The International Seismological Centre (ISC) is a non-governmental, nonprofit organisation charged with the final collection, definitive analysis and publication of global seismicity. The ISC was formed in 1964 as an international organisation independent of national governments that would carry on the work of the International Seismological Summary in collecting and analyzing seismic data from around the world, and particularly to handle increased flow of data from the World-Wide Standard Seismograph Network (WWSSN), also established that year. The ISC considers its prime task to be the collection and re-analysis of all available earthquake seismic date in order to produce definitive data on earthquakes. The ISC's catalog is considered "the most complete and authoritative final depositary of global earthquake parameter data."
The surface wave magnitude scale is one of the magnitude scales used in seismology to describe the size of an earthquake. It is based on measurements in Rayleigh surface waves that travel primarily along the uppermost layers of the Earth. It is currently used in People's Republic of China as a national standard(GB 17740-1999) for categorising earthquakes.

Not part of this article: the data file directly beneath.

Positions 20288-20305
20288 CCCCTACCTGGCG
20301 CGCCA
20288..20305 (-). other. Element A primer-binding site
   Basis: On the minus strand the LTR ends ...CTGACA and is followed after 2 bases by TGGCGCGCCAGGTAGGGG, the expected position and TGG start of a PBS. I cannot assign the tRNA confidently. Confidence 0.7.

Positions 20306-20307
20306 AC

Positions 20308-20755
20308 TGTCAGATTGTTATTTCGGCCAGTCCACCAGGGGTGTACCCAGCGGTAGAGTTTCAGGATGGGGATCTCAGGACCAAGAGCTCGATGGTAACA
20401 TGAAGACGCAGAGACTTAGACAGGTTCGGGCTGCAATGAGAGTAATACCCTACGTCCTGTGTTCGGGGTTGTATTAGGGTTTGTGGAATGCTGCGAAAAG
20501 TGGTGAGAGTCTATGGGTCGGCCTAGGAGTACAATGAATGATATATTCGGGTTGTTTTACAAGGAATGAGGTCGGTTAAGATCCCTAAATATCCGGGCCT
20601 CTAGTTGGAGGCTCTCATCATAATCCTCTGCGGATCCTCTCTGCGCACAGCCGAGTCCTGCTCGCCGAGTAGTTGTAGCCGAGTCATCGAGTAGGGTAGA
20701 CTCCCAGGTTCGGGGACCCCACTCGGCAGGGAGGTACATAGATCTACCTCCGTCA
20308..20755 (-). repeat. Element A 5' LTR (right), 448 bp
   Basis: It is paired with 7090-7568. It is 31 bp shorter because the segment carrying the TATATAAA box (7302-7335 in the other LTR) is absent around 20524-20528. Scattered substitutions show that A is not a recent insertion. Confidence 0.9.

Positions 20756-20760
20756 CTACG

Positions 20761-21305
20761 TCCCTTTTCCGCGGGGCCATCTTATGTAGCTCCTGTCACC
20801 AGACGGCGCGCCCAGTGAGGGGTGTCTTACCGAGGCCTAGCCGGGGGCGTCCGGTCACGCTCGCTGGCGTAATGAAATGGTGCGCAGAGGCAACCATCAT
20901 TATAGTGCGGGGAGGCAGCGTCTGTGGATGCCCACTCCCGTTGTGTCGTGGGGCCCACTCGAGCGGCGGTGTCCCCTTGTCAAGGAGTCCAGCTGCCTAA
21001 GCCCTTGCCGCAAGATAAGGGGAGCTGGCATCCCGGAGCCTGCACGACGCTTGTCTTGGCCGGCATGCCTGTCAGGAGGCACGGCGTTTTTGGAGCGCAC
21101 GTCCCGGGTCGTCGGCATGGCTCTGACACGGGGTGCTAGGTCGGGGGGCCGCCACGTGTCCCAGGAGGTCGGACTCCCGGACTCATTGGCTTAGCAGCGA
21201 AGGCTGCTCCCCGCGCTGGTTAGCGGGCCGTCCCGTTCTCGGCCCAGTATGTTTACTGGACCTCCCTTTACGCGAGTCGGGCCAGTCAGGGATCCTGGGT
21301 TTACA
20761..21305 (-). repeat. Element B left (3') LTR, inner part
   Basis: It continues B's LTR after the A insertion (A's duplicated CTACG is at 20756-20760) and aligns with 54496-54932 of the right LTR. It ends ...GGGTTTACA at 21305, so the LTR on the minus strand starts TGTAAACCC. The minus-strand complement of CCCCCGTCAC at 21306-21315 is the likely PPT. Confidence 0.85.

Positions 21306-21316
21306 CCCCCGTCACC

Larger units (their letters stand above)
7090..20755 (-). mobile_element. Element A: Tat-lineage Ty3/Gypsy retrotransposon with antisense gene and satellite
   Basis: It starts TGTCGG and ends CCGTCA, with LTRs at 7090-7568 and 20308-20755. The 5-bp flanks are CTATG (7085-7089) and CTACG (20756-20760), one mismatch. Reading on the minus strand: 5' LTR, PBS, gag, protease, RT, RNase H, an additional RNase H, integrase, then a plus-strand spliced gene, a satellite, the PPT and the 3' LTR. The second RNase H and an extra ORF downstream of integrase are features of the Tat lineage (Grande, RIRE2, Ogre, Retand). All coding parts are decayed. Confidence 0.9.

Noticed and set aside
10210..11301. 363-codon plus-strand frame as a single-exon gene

A supershear earthquake is an earthquake in which the propagation of the rupture along the fault surface occurs at speeds in excess of the seismic shear wave (S-wave) velocity. This causes an effect analogous to a sonic boom.
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Energy class – also called energy class K or K-class , and denoted by K – is a measure of the force or magnitude of local and regional earthquakes used in countries of the former Soviet Union, and Cuba and Mongolia. K is nominally the logarithm of seismic energy radiated by an earthquake, as expressed in the formula K = log ES. Values of K in the range of 12 to 15 correspond approximately to the range of 4.5 to 6 in other magnitude scales; a magnitude Mw 6.0 quake will register between 13 and 14.5 on various K-class scales. The energy class system was developed by seismologists of the Soviet Tadzhikskaya Complex [Interdisciplinary] Seismological Expedition established in the remote Garm (Tajikistan) region of Central Asia in 1954 after several devastating earthquakes in that area.
Seismic intensity scales categorize the intensity or severity of ground shaking (quaking) at a given location, such as resulting from an earthquake. They are distinguished from seismic magnitude scales, which measure the magnitude or overall strength of an earthquake, which may, or perhaps not, cause perceptible shaking.